Christian Nade is used to carrying weight. Except now it is the weight of expectation on the Frenchman’s shoulders as Dundee sit within touching distance of promotion.
A point against Dumbarton at Dens Park on Saturday would be enough to confirm the Tayside club’s promotion to the Scottish Premiership given their superior goal difference. For Nade, it will also complete a personal renaissance from overweight misfit to key player in a title tilt.
Since being mistaken for a fat student by former manager Csaba Laszlo during his time at Hearts, the striker has been mercilessly taunted at grounds around Scotland for his size. He freely admits lifestyle choices and diet did not help.
A change of attitude has seen him transform his entire life and disconnect from friends who led him astray. He claims to be down to the same weight as when he eclipsed Robin van Persie and Cesc Fabregas to rattle Sheffield United’s winning goal against Arsenal late in 2006.
The taunts still pour down from the stands, but now they hurt more than ever. He is, to be blunt, fed up being called “a fat Eddie Murphy”.
“It was really funny at first when people were watching me and all the time they were singing, ‘fat Eddie Murphy, you’re just a fat Eddie Murphy’. Now, it really starts to annoy me,” he said in an exclusive Evening News interview.
“When I was at Hearts, people thought I was fat and I wasn’t. I had 13 per cent body fat at that time and now I’m down to only nine per cent. When I hear people singing things it is sometimes really annoying, but what can I do? I just let them talk.
“If there was a real problem with my weight, I wouldn’t be where I am right now with Dundee.”
Nade is 29 and sounds so proud to be sensible he is verging on boring. He won’t talk about Saturday’s game or Dundee’s promotion prospects out of respect for the wishes of manager Paul Hartley. Previously, that might have been an order he would have disobeyed all too willingly.
You sense he doesn’t want to blow this opportunity, mindful that he is out of contract in a matter of weeks.
“It has gone very well for me at Dundee,” he explained. “I knew I needed to work hard to get back to my best and the players and the coach have made it easier for me.
“I had some injuries and I hadn’t played for a while. I put on weight and I had to lose that weight. I did a lot of extra work and it was really difficult to get back to the weight I am now.
“I managed to lose 12 kilograms and I feel I’m in really good shape at the moment. I’m the same weight I was when I was with Sheffield United. I won’t say what weight that is but I’m really happy with it. I have only nine per cent body fat so I’m pleased with that and everybody at Dundee is really happy for me.”
Is he slowly proving people wrong? Two goal in 12 games since arriving at Dens Park in January suggests there is still some way to go, however, the change of attitude is unquestionable.
“I had to prove to myself that I could play first,” said Nade. “People in Scotland maybe thought I was past my best; people who say in front of you that you’re good and then they try to stab you in the back. I just decided to play for me, for my team and for my club.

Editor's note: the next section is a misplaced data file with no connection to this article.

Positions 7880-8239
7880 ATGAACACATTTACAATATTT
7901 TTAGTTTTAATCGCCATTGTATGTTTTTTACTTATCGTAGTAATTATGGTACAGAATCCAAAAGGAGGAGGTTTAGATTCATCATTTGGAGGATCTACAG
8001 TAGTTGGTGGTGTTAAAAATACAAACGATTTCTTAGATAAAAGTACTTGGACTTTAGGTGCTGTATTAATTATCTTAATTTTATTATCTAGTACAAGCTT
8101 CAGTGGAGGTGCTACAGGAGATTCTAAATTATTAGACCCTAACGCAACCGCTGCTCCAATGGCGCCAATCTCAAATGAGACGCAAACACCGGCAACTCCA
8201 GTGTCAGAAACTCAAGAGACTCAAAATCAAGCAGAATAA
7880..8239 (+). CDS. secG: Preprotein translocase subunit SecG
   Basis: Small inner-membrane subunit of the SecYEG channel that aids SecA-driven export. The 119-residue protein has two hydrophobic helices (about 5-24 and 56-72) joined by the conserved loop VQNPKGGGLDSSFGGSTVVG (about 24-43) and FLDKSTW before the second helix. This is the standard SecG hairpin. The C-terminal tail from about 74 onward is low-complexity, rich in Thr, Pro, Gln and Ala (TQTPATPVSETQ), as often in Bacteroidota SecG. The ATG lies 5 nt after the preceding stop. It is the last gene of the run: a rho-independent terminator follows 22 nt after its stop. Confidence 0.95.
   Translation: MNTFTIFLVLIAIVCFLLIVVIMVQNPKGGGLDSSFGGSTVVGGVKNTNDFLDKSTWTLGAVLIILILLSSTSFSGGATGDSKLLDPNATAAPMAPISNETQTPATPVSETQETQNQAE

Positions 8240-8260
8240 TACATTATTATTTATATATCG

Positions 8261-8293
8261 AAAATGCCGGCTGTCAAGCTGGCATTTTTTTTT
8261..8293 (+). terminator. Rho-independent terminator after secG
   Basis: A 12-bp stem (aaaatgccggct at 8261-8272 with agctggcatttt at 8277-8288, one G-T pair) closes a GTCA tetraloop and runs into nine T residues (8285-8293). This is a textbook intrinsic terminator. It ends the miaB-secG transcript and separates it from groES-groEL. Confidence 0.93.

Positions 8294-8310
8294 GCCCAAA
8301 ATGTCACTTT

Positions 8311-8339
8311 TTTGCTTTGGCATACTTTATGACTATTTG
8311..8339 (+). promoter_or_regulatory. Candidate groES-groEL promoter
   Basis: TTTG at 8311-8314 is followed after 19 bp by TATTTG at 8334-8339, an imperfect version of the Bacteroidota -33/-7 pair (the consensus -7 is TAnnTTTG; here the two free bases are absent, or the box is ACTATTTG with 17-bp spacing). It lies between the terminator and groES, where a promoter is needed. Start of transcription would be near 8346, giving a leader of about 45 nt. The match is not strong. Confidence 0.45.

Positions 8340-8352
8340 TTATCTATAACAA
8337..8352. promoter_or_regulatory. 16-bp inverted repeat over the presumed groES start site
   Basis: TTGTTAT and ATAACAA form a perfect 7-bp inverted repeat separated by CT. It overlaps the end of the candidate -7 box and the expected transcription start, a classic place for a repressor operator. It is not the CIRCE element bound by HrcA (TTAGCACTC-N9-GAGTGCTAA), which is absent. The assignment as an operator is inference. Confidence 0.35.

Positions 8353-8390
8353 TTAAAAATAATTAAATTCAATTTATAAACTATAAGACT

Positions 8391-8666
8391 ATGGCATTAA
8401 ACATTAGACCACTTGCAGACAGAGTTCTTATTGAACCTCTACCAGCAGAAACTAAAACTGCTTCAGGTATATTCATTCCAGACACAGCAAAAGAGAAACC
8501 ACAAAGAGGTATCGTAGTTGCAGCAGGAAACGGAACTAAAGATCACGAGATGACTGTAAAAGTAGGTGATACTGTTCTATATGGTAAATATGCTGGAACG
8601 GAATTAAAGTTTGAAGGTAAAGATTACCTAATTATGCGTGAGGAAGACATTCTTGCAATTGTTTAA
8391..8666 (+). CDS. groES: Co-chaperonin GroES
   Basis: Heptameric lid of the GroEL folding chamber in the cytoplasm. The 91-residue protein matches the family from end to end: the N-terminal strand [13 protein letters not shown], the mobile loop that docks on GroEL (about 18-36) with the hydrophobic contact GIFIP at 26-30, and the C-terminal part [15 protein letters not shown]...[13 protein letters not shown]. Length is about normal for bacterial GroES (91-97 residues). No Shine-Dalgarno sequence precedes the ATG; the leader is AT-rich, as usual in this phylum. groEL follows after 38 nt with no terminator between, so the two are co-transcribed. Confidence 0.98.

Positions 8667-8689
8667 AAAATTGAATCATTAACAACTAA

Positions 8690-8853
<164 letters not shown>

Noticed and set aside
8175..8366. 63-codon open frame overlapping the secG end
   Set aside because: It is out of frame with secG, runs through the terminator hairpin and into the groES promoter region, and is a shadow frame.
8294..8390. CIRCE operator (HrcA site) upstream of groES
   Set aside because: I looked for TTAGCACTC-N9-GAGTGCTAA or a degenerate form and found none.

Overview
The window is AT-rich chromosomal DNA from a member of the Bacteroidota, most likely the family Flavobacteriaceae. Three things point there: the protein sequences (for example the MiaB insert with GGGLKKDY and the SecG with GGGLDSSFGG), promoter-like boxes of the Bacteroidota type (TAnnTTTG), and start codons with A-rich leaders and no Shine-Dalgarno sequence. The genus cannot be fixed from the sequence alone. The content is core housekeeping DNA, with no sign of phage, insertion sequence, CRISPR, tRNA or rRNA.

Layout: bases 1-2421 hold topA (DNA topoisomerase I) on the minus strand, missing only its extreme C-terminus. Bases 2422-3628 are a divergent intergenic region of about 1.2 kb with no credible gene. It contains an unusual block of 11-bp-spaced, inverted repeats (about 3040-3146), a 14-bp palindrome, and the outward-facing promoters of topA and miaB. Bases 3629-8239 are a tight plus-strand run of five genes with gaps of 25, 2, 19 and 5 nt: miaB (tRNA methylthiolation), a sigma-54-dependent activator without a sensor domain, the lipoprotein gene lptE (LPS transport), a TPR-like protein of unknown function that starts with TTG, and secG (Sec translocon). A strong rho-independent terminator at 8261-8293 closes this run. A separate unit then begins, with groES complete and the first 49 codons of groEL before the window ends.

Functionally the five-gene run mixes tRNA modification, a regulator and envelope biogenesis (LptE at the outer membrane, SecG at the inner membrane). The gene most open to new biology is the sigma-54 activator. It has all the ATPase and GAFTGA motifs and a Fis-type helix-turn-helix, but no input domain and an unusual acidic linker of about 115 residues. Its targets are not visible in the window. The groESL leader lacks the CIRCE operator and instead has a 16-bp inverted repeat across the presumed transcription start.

“I was made very welcome at Dundee by the old coach [John Brown] and the new coach has helped me too. He was a player not so long ago. He understands what it is like to be a player and he tries to reassure you and talk to you.”
Nade still lives in Edinburgh and drives to Dundee every day. “It’s fine. I don’t sleep a lot anyway,” he continued.
“I’ve completely changed. I’m on my own now and that’s why it’s better. When you are around the wrong people, you do bad stuff. When I was at Hearts, I tried to give 100 per cent in every game, but when you go home there is always temptation.
“Players ask you to go out and sometimes you think training finishes at half past 12 and it is time to go out. I’m trying to stay focused and think about my career now.”
He is eager to stay with Dundee and secure another stint in at top-flight football in Scotland four years since leaving Tynecastle. The intervening period brought spells in Cyprus and Thailand for a player who seemed destined for the wilderness until he returned to Scotland last year. An initial move to East Fife did not materialise but there is no doubt he has adjusted well to life with Dundee.
“I signed for six months and I’m trying to make it count. I’m working hard and, if I manage to stay for another one or two years, I will do exactly the same. If Dundee offer me a new contract, I’m not going to say no.
“I’m more conscious about what I’m doing now. I’m only thinking about football and nothing else. I changed everything. I changed the way I’m eating and the way I’m living. I don’t go out any more.
“I go training, then after training I go to the gym. After the gym I go home and watch TV. Then I get up in the morning and go training again. Every day is the same. I’m so boring but I’m just trying to make the most of my career. I want to go home after training and wait for the next day.”
Previous opportunities with Hearts and Sheffield United were slightly wasted at a time when Nade had yet to mature emotionally. He is philosophical about what has gone before in his life, claiming he was too young to fully appreciate what he had after leaving his native France.
“I used to get bored very easily but I was young,” he said. “You leave your family, you leave everything and you come to another country to play football. There is money and you just want to have as much fun as you can. Now I realise that was not good so I came back and I tried to change my life completely. I stay home, I work hard for my family and for my friends and that’s it.”
The Eddie Murphy chants may well continue, but Nade will have the last laugh if Dundee become a Premiership club once again this weekend.